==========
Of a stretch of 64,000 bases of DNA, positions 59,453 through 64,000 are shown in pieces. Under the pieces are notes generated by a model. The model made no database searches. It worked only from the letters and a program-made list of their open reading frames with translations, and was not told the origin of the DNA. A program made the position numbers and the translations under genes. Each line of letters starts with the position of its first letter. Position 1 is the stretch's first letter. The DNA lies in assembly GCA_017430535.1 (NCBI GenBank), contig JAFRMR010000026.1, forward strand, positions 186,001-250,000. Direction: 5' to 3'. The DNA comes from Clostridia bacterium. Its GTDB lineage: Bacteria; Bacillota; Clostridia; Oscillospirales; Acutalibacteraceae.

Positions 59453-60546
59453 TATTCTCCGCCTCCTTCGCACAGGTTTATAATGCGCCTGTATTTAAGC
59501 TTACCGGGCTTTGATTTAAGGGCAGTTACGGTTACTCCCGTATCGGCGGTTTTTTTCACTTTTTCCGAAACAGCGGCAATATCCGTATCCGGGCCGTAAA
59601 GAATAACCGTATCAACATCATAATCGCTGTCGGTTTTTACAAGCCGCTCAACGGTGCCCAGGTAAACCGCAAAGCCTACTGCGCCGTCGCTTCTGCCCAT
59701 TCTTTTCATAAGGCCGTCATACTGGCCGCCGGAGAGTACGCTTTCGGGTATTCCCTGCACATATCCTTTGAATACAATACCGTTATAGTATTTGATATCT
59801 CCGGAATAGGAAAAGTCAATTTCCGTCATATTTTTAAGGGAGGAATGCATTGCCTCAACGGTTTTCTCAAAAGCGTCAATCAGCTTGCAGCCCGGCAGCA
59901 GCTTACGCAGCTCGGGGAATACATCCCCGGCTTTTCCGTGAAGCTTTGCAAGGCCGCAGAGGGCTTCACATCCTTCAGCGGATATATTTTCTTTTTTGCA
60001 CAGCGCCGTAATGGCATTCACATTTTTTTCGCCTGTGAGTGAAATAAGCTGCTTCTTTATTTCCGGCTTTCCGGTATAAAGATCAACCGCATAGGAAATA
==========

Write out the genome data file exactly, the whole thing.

Of a stretch of 64,000 bases of DNA, positions 59,453 through 64,000 are shown in pieces. Under the pieces are notes generated by a model. The model made no database searches. It worked only from the letters and a program-made list of their open reading frames with translations, and was not told the origin of the DNA. A program made the position numbers and the translations under genes. Each line of letters starts with the position of its first letter. Position 1 is the stretch's first letter. The DNA lies in assembly GCA_017430535.1 (NCBI GenBank), contig JAFRMR010000026.1, forward strand, positions 186,001-250,000. Direction: 5' to 3'. The DNA comes from Clostridia bacterium. Its GTDB lineage: Bacteria; Bacillota; Clostridia; Oscillospirales; Acutalibacteraceae.

Positions 59453-60546
59453 TATTCTCCGCCTCCTTCGCACAGGTTTATAATGCGCCTGTATTTAAGC
59501 TTACCGGGCTTTGATTTAAGGGCAGTTACGGTTACTCCCGTATCGGCGGTTTTTTTCACTTTTTCCGAAACAGCGGCAATATCCGTATCCGGGCCGTAAA
59601 GAATAACCGTATCAACATCATAATCGCTGTCGGTTTTTACAAGCCGCTCAACGGTGCCCAGGTAAACCGCAAAGCCTACTGCGCCGTCGCTTCTGCCCAT
59701 TCTTTTCATAAGGCCGTCATACTGGCCGCCGGAGAGTACGCTTTCGGGTATTCCCTGCACATATCCTTTGAATACAATACCGTTATAGTATTTGATATCT
59801 CCGGAATAGGAAAAGTCAATTTCCGTCATATTTTTAAGGGAGGAATGCATTGCCTCAACGGTTTTCTCAAAAGCGTCAATCAGCTTGCAGCCCGGCAGCA
59901 GCTTACGCAGCTCGGGGAATACATCCCCGGCTTTTCCGTGAAGCTTTGCAAGGCCGCAGAGGGCTTCACATCCTTCAGCGGATATATTTTCTTTTTTGCA
60001 CAGCGCCGTAATGGCATTCACATTTTTTTCGCCTGTGAGTGAAATAAGCTGCTTCTTTATTTCCGGCTTTCCGGTATAAAGATCAACCGCATAGGAAATA